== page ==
The milkwoman had inwardly seen, from the moment she heard of her having
been mentioned as a reference for this man, that there must exist a
sarcastic feeling among the work-folk that a sorceress would know the
whereabouts of the exorcist. They suspected her, then. A short time ago
this would have given no concern to a woman of her common-sense. But she
had a haunting reason to be superstitious now; and she had been seized
with sudden dread that this Conjuror Trendle might name her as the
malignant influence which was blasting the fair person of Gertrude, and
so lead her friend to hate her for ever, and to treat her as some fiend
in human shape.

"The place on my arm is so mysterious! I don't really believe in such
men, but I should not mind just visiting him, from curiosity--though on
no account must my husband know. Is it far to where he lives?"

"Yes--five miles," said Rhoda backwardly. "In the heart of Egdon."

"Well, I should have to walk. Could not you go with me to show me the
way--say tomorrow afternoon?"

"O, not I--that is," the milkwoman murmured, with a start of dismay.
Again the dread seized her that something to do with her fierce act in
the dream might be revealed, and her character in the eyes of the most
useful friend she had ever had be ruined irretrievably.

Mrs. Lodge urged, and Rhoda finally assented, though with much
misgiving. Sad as the journey would be to her, she could not
conscientiously stand in the way of a possible remedy for her patron's
strange affliction. It was agreed that, to escape suspicion of their
mystic intent, they should meet at the edge of the heath at the corner
of a plantation which was visible from the spot where they now stood.


Conjuror Trendle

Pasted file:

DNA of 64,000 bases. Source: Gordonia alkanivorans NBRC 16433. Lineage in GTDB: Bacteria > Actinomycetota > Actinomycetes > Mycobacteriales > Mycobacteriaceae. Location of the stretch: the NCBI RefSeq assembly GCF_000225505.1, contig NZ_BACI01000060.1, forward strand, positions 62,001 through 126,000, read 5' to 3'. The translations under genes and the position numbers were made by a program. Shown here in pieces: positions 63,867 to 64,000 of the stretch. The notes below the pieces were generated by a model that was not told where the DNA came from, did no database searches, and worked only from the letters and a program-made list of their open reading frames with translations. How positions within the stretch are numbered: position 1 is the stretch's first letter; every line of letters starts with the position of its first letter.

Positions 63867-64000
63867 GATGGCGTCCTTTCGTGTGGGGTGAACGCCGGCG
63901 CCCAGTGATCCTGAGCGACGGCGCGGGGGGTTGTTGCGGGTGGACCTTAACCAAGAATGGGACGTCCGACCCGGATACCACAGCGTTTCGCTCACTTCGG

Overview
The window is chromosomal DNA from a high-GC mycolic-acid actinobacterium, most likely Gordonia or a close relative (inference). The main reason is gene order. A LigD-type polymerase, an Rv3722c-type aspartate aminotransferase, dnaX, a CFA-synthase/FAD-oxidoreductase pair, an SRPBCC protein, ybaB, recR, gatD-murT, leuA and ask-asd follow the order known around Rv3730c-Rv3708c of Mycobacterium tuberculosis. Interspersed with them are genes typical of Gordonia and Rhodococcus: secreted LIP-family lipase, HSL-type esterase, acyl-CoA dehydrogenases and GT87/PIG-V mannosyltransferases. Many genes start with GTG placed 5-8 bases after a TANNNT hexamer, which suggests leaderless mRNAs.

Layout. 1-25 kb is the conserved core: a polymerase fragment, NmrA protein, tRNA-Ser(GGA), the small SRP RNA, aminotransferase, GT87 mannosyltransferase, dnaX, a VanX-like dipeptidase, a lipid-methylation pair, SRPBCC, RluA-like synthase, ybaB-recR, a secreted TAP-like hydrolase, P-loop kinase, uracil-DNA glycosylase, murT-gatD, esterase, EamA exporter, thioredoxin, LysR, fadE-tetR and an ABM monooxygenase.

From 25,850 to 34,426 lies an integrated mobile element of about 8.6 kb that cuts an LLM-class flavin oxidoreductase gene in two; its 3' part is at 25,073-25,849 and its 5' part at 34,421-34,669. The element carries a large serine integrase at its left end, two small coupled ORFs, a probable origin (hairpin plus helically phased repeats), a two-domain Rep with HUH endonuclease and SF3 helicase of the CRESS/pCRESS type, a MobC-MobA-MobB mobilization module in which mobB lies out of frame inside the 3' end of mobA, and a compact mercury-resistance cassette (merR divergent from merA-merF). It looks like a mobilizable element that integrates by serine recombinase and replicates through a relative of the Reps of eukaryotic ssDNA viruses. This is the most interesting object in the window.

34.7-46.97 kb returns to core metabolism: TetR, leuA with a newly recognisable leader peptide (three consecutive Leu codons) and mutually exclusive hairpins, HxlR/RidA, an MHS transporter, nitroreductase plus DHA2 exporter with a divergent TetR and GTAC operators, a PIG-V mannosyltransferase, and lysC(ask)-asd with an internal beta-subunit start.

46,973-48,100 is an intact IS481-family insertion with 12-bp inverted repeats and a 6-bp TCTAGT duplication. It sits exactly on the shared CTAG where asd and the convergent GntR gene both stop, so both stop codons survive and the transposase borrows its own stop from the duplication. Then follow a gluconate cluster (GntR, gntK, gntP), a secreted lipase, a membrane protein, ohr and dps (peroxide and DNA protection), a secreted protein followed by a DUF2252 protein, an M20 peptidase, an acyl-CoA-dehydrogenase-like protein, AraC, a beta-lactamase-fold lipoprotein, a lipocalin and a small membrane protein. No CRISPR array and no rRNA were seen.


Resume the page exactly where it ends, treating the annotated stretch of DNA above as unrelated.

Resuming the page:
Rhoda started just before the time of day mentioned between them, and
half-an-hour's brisk walking brought her to the south-eastern extension
of the Egdon tract of country, where the fir plantation was. A slight
figure, cloaked and veiled, was already there. Rhoda recognized, almost
with a shudder, that Mrs. Lodge bore her left arm in a sling.

They hardly spoke to each other, and immediately set out on their climb
into the interior of this solemn country, which stood high above the
rich alluvial soil they had left half-an-hour before. It was a long
walk; thick clouds made the atmosphere dark, though it was as yet only
early afternoon; and the wind howled dismally over the hills of the
heath.

Rhoda had a strange dislike to walking on the side of her companion
where hung the afflicted arm, moving round to the other when
inadvertently near it.

Conjuror Trendle was at home when they arrived, having in fact
seen them descending into his valley. He was a grey-bearded man,
with a reddish face, and he looked singularly at Rhoda the first moment
he beheld her. Mrs. Lodge told him her errand; and then with words of
self-disparagement he examined her arm.

"Medicine can't cure it," he said promptly. "'Tis the work of an enemy."

Rhoda shrank into herself, and drew back.

"An enemy? What enemy?" asked Mrs. Lodge.

He shook his head. "That's best known to yourself," he said. "If you
like, I can show the person to you, though I shall not myself know who
it is. I can do no more; and don't wish to do that."

She pressed him; on which he told Rhoda to wait outside where she stood,
and took Mrs. Lodge into the room. It opened immediately from the door;